Critical systolic blood pressure threshold for endovascular aortic occlusion-A multinational analysis to determine when to place a REBOA

J Trauma Acute Care Surg. 2024 Feb 1;96(2):247-255. doi: 10.1097/TA.0000000000004160. Epub 2023 Oct 19.


Background: Systolic blood pressure (SBP) is a potential indicator that could guide when to use a resuscitative endovascular balloon occlusion of the aorta (REBOA) in trauma patients with life-threatening injuries. This study aims to determine the optimal SBP threshold for REBOA placement by analyzing the association between SBP pre-REBOA and 24-hour mortality in severely injured hemodynamically unstable trauma patients.

Methods: We performed a pooled analysis of the aortic balloon occlusion (ABO) trauma and AORTA registries. These databases record the details related to the use of REBOA and include data from 14 countries worldwide. We included patients who had suffered penetrating and/or blunt trauma. Patients who arrived at the hospital with a SBP pre-REBOA of 0 mm Hg and remained at 0 mm Hg after balloon inflation were excluded. We evaluated the impact that SBP pre-REBOA had on the probability of death in the first 24 hours.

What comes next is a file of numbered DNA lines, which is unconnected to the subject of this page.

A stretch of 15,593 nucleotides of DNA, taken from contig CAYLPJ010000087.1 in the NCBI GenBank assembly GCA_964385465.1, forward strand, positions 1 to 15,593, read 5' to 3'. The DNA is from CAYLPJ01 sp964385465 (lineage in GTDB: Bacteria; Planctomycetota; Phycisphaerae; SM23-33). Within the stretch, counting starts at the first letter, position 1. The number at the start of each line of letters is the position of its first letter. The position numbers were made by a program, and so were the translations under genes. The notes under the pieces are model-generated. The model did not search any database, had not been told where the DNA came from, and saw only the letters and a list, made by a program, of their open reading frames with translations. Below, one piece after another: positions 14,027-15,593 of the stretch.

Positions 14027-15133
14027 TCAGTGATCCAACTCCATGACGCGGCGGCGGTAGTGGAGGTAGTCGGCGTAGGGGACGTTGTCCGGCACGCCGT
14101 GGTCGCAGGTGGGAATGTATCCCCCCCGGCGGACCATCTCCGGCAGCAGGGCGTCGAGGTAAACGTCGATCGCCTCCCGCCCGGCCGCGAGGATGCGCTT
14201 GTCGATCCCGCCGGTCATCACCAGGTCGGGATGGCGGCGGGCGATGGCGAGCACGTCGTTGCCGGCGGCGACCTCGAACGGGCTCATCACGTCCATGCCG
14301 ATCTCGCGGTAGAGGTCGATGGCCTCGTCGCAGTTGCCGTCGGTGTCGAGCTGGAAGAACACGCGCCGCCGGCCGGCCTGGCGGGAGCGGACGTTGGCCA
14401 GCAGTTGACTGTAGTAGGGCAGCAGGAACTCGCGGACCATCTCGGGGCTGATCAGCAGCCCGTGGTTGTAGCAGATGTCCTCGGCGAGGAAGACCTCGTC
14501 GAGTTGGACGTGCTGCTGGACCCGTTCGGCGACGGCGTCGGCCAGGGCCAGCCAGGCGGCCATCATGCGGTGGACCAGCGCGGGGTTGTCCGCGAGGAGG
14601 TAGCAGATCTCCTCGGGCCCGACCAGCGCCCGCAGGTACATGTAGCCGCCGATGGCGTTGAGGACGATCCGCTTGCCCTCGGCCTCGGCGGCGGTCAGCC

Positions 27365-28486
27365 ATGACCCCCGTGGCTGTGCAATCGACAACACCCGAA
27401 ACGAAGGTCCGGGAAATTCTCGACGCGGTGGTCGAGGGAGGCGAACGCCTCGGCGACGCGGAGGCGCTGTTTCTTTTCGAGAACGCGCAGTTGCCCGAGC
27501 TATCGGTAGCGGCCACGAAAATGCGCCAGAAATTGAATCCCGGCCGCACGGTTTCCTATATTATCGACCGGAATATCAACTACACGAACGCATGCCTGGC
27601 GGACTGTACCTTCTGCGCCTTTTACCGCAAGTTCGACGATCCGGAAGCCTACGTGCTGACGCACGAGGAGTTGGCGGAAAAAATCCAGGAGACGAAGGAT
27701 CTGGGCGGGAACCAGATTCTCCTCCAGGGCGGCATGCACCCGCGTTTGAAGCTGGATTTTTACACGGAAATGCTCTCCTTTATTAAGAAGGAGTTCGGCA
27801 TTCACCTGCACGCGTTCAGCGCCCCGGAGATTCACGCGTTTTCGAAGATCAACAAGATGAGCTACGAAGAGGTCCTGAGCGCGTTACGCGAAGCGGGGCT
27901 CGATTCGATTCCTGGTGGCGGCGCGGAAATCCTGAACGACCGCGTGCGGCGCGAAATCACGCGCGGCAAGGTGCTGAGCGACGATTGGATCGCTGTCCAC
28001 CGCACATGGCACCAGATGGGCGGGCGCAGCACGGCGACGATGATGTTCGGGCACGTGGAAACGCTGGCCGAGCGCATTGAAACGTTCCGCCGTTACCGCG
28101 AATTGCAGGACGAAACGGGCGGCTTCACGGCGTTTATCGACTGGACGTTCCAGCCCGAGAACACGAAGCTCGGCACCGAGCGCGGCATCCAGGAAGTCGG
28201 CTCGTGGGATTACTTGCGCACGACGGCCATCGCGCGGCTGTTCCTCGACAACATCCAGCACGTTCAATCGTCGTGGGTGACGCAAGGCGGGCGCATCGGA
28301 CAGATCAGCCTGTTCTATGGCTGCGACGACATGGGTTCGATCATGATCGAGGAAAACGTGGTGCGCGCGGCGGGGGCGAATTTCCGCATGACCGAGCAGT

Results: A total of 1,107 patients underwent endovascular aortic occlusion, of these, 848 met inclusion criteria. The median age was 44 years (interquartile range [IQR], 27-59 years) and 643 (76%) were male. The median injury severity score was 34 (IQR, 25-45). The median SBP pre-REBOA was 65 mm Hg (IQR, 49-88 mm Hg). Mortality at 24 hours was reported in 279 (32%) patients. Math modeling shows that predicted probabilities of the primary outcome increased steadily in SBP pre-REBOA below 100 mm Hg. Multivariable mixed-effects analysis shows that when SBP pre-REBOA was lower than 60 mm Hg, the risk of death was more than 50% (relative risk, 1.5; 95% confidence interval, 1.17-1.92; p = 0.001).

Discussion: In patients who do not respond to initial resuscitation, the use of REBOA in SBPs between 60 mm Hg and 80 mm Hg may be a useful tool in resuscitation efforts before further decompensation or complete cardiovascular collapse. The findings from our study are clinically important as a first step in identifying candidates for REBOA.

Level of evidence: Prognostic and Epidemiological; Level IV.

MeSH terms

  • Adult
  • Aorta / injuries
  • Arterial Occlusive Diseases*
  • Balloon Occlusion*
  • Blood Pressure
  • Endovascular Procedures*
  • Female
  • Humans
  • Injury Severity Score
  • Male
  • Middle Aged
  • Resuscitation
  • Retrospective Studies
  • Shock, Hemorrhagic* / therapy